A Rule Is To Break: A Child's Guide to Anarchy is a perfectly wonderful picture book about the spirit of anarchism and its utterly fitting dovetail with the joy of childhood. The book is full of excellent advice, wonderfully illustrated.
Along with the pages reproduced in this post, there's such goodies as "Give stuff away for free," "Speak your mind," and "Listen to the tiniest voice."
Also: "Build it, don't buy it" and "Stay up all night." There's nothing about setting fire to cars or joining the black bloc -- just sound advice about being happy, generous and caring for your community.
The book has become something of a Tea Party bogeyman, which is dumb and would be a tragedy if it wasn't for the fact that the ensuing publicity will likely turn it into a bestseller. I'm sure none of the criticism can have come from people who've actually read the book -- rather, they're likely reacting to the blurb from Bill Ayers, which says "a children’s book on anarchy seems somehow just right: an instinctive, intuitive sense of fairness, community, and interdependence sits naturally enough with a desire for participatory democracy, feminism, queer-rights, environmental balance, self-determination, and peace and global justice."
A Rule Is To Break: A Child's Guide to Anarchy
When I was a kid, I was terrified of farting in class. At home, it was no big deal: it was a daily fart festival with my family. But at school? TOTAL FEAR OF FLATULENCE. But then it dawned on me: EVERYBODY FARTS. And that’s one of the reasons why I’ve decided to write a graphic novel about how our bodies work. It’s about all the stuff that goes on inside our bodies daily, or throughout our lives, and that this stuff – whether it’s digestion, or respiration, or defecation – is necessary for us to live. And it gives you excellent come-back material if anyone teases you for farting in school!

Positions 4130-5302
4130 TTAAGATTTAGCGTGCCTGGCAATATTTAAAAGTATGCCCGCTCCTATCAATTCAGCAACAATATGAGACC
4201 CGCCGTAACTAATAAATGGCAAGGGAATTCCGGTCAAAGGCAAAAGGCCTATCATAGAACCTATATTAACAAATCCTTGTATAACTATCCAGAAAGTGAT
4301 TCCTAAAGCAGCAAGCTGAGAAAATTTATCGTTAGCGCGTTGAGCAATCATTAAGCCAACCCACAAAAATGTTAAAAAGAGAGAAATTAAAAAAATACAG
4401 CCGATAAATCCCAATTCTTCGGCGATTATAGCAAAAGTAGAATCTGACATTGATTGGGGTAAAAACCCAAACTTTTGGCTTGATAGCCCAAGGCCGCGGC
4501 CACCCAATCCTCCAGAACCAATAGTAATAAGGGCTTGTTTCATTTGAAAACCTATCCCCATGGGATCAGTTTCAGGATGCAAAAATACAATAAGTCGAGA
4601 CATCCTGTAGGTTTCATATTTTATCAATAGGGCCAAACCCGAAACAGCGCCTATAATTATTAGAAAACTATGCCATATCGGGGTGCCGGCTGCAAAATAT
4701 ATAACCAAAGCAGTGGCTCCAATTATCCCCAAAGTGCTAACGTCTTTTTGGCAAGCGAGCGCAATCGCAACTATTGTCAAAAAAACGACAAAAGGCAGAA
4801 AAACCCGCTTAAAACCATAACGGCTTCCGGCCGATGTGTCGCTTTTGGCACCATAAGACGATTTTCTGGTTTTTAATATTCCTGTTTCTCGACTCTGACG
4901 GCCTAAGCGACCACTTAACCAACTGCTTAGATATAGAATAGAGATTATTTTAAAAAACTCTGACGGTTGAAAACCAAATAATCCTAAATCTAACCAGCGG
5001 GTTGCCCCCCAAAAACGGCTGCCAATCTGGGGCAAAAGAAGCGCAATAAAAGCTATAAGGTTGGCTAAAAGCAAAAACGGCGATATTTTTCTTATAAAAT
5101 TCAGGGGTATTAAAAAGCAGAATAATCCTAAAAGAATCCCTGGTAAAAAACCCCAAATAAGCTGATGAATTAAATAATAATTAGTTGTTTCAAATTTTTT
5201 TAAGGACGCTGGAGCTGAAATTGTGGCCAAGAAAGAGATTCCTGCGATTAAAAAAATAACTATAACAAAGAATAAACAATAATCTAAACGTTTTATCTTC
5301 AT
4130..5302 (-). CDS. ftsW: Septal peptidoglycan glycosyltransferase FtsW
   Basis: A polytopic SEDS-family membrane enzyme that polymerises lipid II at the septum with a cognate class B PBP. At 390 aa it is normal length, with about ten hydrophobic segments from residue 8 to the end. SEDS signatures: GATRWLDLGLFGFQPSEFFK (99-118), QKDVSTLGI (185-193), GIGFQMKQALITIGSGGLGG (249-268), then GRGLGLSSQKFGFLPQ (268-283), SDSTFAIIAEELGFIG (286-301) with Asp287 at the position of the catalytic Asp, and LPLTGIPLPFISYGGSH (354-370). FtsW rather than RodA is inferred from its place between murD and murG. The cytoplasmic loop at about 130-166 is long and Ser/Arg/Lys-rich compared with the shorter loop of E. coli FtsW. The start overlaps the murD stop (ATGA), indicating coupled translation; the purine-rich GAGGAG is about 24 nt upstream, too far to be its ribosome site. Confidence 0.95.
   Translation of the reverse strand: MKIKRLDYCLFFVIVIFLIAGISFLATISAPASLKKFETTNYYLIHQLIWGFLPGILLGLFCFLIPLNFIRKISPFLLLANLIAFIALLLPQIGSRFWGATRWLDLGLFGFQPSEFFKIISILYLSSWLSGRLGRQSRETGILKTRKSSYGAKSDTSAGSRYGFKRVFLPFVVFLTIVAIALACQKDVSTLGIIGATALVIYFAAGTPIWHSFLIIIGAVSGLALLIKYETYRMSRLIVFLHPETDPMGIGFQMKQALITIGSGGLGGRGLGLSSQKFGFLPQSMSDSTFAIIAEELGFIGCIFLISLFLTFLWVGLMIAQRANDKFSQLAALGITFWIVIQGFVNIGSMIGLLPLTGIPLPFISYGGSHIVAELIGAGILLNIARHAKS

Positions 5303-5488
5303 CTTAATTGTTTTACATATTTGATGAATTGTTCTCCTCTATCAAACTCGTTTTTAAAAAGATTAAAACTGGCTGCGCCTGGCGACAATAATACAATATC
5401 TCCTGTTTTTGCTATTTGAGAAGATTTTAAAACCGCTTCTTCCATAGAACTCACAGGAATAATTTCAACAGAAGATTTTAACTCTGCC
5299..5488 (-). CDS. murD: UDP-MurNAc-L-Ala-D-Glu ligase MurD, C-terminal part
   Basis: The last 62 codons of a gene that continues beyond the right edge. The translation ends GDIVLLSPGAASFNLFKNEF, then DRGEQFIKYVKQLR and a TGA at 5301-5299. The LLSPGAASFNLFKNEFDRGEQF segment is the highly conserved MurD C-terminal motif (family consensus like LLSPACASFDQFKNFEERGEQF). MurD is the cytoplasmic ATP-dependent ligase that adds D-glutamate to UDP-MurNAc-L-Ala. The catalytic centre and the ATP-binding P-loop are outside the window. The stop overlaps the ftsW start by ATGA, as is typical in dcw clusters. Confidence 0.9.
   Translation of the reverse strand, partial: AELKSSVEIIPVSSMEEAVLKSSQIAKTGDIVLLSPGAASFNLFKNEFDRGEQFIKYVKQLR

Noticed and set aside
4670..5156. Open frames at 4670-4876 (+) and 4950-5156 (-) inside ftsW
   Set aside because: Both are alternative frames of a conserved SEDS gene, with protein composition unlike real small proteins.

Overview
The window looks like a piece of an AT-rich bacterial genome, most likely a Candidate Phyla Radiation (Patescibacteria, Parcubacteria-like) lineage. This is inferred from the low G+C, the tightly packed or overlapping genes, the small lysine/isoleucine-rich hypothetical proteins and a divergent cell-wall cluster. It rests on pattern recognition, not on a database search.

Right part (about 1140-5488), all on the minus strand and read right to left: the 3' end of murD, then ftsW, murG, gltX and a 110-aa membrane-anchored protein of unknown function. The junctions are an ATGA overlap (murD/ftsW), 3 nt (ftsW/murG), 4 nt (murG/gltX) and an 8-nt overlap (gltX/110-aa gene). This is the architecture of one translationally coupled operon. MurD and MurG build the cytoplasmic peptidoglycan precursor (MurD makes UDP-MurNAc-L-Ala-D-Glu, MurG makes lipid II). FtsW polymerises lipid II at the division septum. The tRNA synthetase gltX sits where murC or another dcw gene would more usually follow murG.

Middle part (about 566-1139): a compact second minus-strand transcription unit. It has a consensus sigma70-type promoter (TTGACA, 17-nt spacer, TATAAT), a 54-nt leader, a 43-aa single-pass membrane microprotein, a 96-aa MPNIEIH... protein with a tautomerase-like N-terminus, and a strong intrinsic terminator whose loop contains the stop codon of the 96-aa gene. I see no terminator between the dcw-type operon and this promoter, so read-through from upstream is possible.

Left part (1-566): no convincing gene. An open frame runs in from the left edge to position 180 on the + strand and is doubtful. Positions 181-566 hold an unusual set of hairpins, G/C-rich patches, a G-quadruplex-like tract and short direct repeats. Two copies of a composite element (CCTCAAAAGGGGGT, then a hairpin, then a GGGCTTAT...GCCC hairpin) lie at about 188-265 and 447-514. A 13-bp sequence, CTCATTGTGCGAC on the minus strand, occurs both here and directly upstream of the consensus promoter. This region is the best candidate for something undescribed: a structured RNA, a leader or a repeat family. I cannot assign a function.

Alan Turing and the codebreakers of Bletchley Park invented modern crypto and computers in the course of breaking Enigma ciphers, the codes that Axis powers created with repurposed Enigma Machines — sophisticated (for the day) encryption tools invented for the banking industry — to keep the Allies from listening in on their communications.
In 1948, the Institute of Applied Science commissioned an unknown illustrator to depict a fistful of squirming, terrified criminals caught in an authoritative fist, under the headline “CAUGHT BY THEIR FINGERTIPS” — they were advertising a home Criminal Investigation and Identification course.
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